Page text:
US gasoline market – change in consumer behaviour comes at a price
On 01-January 2017 the new low-Sulphur Tier III gasoline standard was implemented in the US. Sulphur contents under the new specification was reduced from max 30ppm to max 10ppm. People with knowledge of the matter warned about a possible premium price increase due to the apparent octane loss caused by the specification change. While experts’ opinion about the actual octane loss remains in a rather wide range (0.5 to 3.0 octane points), it is something that refiners and blenders have to deal with. Most refiners will achieve these levels by treating the dominant source of Sulphur in the gasoline pool which is catalytic gasoline from the FCC unit. While not a major obstacle for most refiners, catalytic gasoline-treating effectively reduces Sulphur levels but also lowers the octane of the product by converting olefin into paraffin molecules.
As a result we have seen consumer prices for 93(*)-premium conventional gasoline widening the gap over 87(*)-regular conventional gasoline, a trend which has already started to develop in 2012 anyway when consumer behaviour changed and motorists shifted gradually from regular to premium gasoline. The two charts underneath illustrate the retail price development for regular and premium gasoline and the spread trend between the two grades, from 2012 till date.
(*) = in the US the octane rating is indicated by AKI = (RON+MON)/2
On the other hand, when looking at the price spread development in the wholesale market, the message appears rather contradictory. Price differentials between premium conventional and regular conventional have actually come down over the last 24 months, suggesting that the cost for octane has not increased at refiner/blender level. Indeed, when benchmarking gasoline blending components which are used as octane boosters against the underlying gasoline price, the same story emerges, showing no cost increase for the refiner/blender. The cost of producing higher octane grades does not produce high premiums automatically but rather supports acceptable premium pricing in the retail market. However, it must be noted that the wholesale market development is subject to other factors and cannot be directly translated into a cents per gallon price change for the consumer. The chart underneath shows the premium-over-regular spread in the US Gulf coast wholesale market from 2014 till date.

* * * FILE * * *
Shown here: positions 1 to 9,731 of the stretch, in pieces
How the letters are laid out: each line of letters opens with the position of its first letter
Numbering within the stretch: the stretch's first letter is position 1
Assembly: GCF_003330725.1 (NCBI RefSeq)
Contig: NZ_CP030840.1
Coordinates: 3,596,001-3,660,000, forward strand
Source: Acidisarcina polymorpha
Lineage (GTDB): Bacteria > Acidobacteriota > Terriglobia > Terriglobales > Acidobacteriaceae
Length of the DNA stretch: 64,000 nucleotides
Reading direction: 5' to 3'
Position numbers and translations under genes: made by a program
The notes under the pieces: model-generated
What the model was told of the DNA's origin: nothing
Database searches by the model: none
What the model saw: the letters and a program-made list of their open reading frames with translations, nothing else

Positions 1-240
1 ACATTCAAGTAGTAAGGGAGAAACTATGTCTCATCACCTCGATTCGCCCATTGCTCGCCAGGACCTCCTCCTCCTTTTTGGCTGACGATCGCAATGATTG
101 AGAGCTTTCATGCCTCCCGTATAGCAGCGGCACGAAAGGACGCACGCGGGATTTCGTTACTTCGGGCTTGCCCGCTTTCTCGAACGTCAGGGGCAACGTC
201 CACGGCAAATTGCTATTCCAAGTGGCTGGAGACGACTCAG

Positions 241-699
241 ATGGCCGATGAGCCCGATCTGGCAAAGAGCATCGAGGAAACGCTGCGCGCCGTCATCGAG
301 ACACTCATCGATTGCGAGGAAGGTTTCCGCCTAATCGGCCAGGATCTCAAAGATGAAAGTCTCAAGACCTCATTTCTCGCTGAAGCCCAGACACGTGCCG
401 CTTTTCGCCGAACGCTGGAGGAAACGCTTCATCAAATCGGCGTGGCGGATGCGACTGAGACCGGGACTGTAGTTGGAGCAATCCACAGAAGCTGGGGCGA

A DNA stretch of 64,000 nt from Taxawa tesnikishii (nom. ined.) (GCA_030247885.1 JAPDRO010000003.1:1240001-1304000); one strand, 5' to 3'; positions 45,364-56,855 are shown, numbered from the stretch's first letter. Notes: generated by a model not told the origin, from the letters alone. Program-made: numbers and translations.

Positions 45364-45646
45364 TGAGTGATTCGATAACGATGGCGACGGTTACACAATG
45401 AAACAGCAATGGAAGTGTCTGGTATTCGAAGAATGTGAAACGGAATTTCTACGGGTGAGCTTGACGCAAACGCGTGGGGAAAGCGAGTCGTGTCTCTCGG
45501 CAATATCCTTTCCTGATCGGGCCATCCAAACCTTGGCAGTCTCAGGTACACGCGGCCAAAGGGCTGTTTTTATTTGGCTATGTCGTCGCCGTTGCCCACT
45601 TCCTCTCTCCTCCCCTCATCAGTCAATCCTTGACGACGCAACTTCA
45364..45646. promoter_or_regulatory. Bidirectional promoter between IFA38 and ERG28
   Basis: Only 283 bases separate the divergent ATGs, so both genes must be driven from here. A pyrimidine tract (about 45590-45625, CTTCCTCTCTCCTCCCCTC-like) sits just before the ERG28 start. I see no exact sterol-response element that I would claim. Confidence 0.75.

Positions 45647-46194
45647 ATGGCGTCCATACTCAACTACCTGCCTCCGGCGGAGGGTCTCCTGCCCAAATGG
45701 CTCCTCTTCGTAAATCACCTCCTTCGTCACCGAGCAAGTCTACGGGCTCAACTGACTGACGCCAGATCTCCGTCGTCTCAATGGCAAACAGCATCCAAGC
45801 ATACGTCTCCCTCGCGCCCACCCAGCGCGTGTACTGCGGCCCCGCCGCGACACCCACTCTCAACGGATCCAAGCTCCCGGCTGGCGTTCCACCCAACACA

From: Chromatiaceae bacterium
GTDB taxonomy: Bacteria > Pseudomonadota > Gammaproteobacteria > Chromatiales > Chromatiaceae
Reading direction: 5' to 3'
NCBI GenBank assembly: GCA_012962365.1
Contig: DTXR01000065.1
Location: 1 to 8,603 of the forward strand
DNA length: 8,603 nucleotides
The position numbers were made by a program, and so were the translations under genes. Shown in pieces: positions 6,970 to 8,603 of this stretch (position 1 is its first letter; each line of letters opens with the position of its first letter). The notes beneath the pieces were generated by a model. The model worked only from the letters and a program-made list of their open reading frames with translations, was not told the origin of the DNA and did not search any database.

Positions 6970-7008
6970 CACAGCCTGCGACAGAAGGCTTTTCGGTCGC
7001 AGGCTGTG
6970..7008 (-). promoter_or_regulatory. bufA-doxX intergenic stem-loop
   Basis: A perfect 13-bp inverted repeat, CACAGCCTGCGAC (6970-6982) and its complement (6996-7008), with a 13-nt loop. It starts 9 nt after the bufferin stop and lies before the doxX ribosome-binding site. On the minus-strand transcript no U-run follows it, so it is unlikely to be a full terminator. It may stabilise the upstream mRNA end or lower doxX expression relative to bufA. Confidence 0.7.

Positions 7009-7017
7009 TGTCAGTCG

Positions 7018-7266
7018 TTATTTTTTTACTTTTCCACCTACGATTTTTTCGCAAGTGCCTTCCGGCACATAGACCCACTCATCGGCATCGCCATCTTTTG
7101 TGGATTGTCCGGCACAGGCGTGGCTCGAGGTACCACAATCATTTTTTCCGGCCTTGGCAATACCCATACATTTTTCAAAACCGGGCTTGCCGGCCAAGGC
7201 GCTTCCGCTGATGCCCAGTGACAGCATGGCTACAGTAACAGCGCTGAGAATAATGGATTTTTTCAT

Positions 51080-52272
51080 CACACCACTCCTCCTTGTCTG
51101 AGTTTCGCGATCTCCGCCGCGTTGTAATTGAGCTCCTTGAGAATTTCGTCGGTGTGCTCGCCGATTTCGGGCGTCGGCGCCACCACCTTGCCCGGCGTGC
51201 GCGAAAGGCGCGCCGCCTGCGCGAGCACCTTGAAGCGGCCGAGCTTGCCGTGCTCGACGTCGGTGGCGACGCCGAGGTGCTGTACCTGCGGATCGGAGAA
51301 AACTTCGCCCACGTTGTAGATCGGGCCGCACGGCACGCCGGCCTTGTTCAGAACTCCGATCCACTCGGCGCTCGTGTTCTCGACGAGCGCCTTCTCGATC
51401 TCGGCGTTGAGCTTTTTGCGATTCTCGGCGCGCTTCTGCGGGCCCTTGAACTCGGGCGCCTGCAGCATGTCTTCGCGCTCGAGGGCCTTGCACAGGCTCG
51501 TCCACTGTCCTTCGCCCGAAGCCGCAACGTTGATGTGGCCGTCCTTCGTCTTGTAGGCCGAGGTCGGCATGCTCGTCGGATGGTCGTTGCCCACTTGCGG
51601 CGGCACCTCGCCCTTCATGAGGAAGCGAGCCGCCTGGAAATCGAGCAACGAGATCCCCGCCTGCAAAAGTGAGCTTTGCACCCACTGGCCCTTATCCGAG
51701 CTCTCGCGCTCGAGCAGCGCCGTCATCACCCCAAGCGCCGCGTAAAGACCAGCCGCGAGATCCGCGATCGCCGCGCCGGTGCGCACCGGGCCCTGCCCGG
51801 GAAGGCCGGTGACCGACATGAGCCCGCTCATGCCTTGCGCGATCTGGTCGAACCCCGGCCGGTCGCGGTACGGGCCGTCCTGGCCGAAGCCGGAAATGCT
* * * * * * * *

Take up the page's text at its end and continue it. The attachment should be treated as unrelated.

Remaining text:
Change in consumer behaviour
Since late 2016 the price difference between U.S. average retail prices for premium and regular gasoline reached 50 cents per gallon in late 2016, and has remained above this level ever since. This price difference, or spread, has been generally increasing since 2000. Many factors on both the supply and demand sides are influencing this trend.
One of the main performance characteristics of motor gasoline is octane, a measure of gasoline’s resistance to spontaneous combustion. In the United States, retail gasoline is usually classified by its octane rating: regular gasoline with a typical octane rating of 87 is the least expensive option, and premium gasoline with a typical octane rating of 93 is the most expensive option. The price spread between the two grades of gasoline is most often representative of the cost to produce the additional octane.
On the demand side, the premium gasoline share of total motor gasoline sales has steadily increased in recent years, reaching a high of nearly 12% in August 2016—the highest share since 2004.
Although overall lower gasoline prices may be making premium gasoline more affordable and attractive, thereby encouraging demand, the upward trend in premium gasoline sales is more likely driven by changes in fuel requirements for light-duty vehicles in response to increasing fuel economy standards. To meet these standards, more car manufacturers are producing models with turbocharged engines that may require or recommend the use of high-octane gasoline. The following chart shows how turbo-charged vehicle sales have developed in the United States.
The primary global provider for turbocharging technology is Honeywell Transportation Systems. Honeywell is forecasting continued growth for turbocharged engines, not just in the U.S., but also in numerous other countries, such as China. Within North America, Honeywell indicates that turbocharged vehicle sales have grown from only 2% in 2008 to 21% in 2014 (this includes turbocharged diesel engines). Honeywell expects this to jump to 38% in 2019. As a result of this initiative, it seems likely that premium gasoline sales will continue to rise through the near future due to technological requirements for fuel economy and consumer preferences.
Supporting the steeply growing market share for turbocharged vehicles is the Corporate Average Fuel Economy (CAFE) program. CAFE is requiring increasingly higher mileage standards for new vehicles, forcing automobile companies to adopt a series of technologies to achieve compliance. Turbocharging has the ability to not only improve fuel economy but also engine performance.